If you don’t already know your soil conditions, a great place to start is with a soil test. UF/IFAS provides Soil Testing Services that are affordable and available to the public. The results will provide valuable information about your soil’s pH, fertility levels, nutrient content, and how to amend your soil to achieve an optimal pH range for the specific plant.


Chives prefer partial shade to full sun. In Florida, providing some shade during the hottest part of the day can prevent the plants from wilting. Chives need at least 4-6 hours of sunlight daily. In winter, protect your plants from frost. You can even grow chives indoors on a sunny windowsill.

To encourage lush growth, harvest chives regularly by snipping the leaves at the base. This promotes new growth and keeps the plants healthy.


Chives thrive in nutrient-rich, well-draining soil, so it is important to fertilize, especially during the growing season. Before planting or transplanting your chives, amend the soil with compost and fertilizer. From there, you can fertilize with a balanced fertilizer according to the label directions. Avoid over-fertilizing, as it can lead to excessive foliage growth with reduced flavor.

Read more about fertilizers in our Fertilizer Fundamentals series:

Pests and Diseases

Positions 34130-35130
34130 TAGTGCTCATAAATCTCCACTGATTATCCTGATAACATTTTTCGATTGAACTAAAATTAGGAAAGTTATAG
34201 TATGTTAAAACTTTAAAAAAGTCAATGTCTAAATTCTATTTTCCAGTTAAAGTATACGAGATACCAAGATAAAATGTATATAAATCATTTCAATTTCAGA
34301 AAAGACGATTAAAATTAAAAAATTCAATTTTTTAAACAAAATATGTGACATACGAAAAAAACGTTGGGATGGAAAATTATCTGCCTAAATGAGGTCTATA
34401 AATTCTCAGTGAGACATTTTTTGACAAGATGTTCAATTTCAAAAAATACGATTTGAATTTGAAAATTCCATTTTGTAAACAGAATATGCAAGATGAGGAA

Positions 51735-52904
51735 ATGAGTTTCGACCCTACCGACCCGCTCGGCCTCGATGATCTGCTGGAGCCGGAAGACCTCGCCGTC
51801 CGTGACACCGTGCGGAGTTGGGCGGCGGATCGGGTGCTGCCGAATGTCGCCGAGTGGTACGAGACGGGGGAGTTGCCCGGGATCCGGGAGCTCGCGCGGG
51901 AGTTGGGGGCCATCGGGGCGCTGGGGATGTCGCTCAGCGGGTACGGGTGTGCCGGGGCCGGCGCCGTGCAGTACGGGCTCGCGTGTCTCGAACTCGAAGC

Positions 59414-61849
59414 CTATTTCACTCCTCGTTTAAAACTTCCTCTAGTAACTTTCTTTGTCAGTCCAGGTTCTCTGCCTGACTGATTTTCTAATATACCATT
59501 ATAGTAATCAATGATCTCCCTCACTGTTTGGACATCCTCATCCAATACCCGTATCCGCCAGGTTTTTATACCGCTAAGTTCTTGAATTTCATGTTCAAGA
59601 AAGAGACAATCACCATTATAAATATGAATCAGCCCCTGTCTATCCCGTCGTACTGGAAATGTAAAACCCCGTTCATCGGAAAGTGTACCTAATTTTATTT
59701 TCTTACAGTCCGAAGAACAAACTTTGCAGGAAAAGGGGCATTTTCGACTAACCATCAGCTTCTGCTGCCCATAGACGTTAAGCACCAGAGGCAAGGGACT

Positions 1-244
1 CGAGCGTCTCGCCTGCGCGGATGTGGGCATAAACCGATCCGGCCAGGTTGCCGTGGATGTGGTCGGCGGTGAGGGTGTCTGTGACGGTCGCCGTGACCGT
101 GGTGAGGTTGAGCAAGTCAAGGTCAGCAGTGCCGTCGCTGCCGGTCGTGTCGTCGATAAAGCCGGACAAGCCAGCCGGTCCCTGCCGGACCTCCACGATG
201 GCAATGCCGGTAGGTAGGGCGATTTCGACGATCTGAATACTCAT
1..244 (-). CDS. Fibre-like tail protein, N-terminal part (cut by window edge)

While chives are relatively pest-resistant, they can be susceptible to pests like aphids and thrips, as well as diseases like leaf spot and powdery mildew. 


  • Aphids: These small, soft-bodied insects can cluster on the undersides of dill leaves, sucking sap and causing damage.
    • Treatment: Spray the plant with a strong jet of water to dislodge them or use Neem or insecticidal soap according to label instructions.
  • Thrips: Thrips are tiny, slender insects that feed on oregano leaves, causing silvering or bronzing of foliage.
    • Treatment: Use insecticidal soap or neem oil to control thrips, ensuring thorough coverage of affected plants.

Keep an eye out for any signs such as distorted leaves or webbing on the foliage to prevent an infestation.


  • Powdery Mildew: Powdery mildew appears as a white, powdery coating on parsley leaves. It can cause leaf distortion and premature leaf drop. It is common in humid in humid conditions, so check your plant for these signs regularly.
    • Treatment: